Resistors in Parallel
Two resistors are in parallel when the circuit splits in two and one resistor is placed on each of the two branches.
In this circumstance, it is often useful to calculate the equivalent resistance as if there were only one resistor, rather than deal with each resistor individually. Calculating the equivalent resistance of two or more resistors in parallel is a little more complicated than calculating the total resistance of two or more resistors in series. Given two resistors, and , in parallel, the equivalent resistance, , is:
When a circuit splits in two, the current is divided between the two branches, though the current through each resistor will not necessarily be the same. The voltage drop must be the same across both resistors, so the current will be stronger for a weaker resistor, and vice versa.
Example
 Two resistors, = 5 and = 20 , are set up in parallel, as in the diagram above. The battery produces a potential difference of = 12 V. What is the total resistance in the circuit? What is the current running through and ? What is the power dissipated in the resistors?
What is the total resistance in the circuit?
Answering this question is just a matter of plugging numbers into the formula for resistors in parallel.
So = 4 .
What is the current running through R1 and R2?
We know that the total voltage drop is 12 V, and since the voltage drop is the same across all the branches of a set of resistors in parallel, we know that the voltage drop across both resistors will be 12 V. That means we just need to apply Ohm’s Law twice, once to each resistor:
If we apply Ohm’s Law to the total resistance in the system, we find that = (12 V)/(4 ) = 3 A. As we might expect, the total current through the system is the sum of the current through each of the two branches. The current is split into two parts when it branches into the resistors in parallel, but the total current remains the same throughout the whole circuit. This fact is captured in the junction rule we will examine when we look at Kirchhoff’s Rules.
What is the power dissipated in the resistors?
Recalling that P = I2R, we can solve for the power dissipated through each resistor individually, and in the circuit as a whole. Let be the power dissipated in , the power dissipated in , and the power dissipated in .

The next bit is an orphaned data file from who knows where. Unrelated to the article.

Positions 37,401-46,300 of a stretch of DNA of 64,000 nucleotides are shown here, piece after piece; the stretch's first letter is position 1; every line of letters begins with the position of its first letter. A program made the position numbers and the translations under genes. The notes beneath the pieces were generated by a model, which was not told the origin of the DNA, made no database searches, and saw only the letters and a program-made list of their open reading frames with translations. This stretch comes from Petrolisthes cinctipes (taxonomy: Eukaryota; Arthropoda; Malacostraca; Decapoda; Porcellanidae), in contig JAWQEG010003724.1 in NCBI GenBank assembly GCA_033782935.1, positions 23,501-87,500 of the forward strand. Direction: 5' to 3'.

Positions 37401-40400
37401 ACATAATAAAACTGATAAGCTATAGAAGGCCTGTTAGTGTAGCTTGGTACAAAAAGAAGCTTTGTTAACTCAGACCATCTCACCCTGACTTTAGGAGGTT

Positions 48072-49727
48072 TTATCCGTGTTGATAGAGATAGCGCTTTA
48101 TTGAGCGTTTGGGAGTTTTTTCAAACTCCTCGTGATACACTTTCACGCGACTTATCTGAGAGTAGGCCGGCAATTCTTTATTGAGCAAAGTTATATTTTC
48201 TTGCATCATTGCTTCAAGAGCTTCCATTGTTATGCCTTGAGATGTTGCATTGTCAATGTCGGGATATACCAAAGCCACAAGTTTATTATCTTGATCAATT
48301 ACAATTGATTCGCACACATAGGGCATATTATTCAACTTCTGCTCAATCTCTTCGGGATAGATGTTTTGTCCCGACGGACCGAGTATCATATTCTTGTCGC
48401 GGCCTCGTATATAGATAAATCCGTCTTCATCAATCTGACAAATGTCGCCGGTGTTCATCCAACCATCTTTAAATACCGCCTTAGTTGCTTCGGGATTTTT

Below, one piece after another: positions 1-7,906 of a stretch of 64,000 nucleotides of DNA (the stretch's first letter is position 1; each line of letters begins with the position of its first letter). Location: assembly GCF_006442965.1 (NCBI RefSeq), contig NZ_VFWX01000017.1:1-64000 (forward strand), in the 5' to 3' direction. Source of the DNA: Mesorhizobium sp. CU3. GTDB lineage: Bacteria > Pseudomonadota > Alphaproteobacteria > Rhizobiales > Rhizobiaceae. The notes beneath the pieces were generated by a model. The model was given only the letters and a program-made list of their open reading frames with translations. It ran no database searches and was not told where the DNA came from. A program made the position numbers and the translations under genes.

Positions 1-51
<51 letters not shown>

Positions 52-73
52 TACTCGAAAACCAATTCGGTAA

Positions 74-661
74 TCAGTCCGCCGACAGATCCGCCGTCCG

Note that + = .
Circuits with Resistors in Parallel and in Series
Now that you know how to deal with resistors in parallel and resistors in series, you have all the tools to approach a circuit that has resistors both in parallel and in series. Let’s take a look at an example of such a circuit, and follow two important steps to determine the total resistance of the circuit.
1. Determine the equivalent resistance of the resistors in parallel. We’ve already learned to make such calculations. This one is no different:
So the equivalent resistance is 6 . In effect, this means that the two resistors in parallel have the same resistance as if there were a single 6 resistor in their place. We can redraw the diagram to capture this equivalence:
1. Treating the equivalent resistance of the resistors in parallel as a single resistor, calculate the total resistance by adding resistors in series. The diagram above gives us two resistors in series. Calculating the total resistance of the circuit couldn’t be easier:
Now that you’ve looked at this two-step technique for dealing with circuits in parallel and in series, you should have no problem answering a range of other questions.
Example
 Consider again the circuit whose total resistance we have calculated. What is the current through each resistor? What is the power dissipated in each resistor?
What is the current running through each resistor?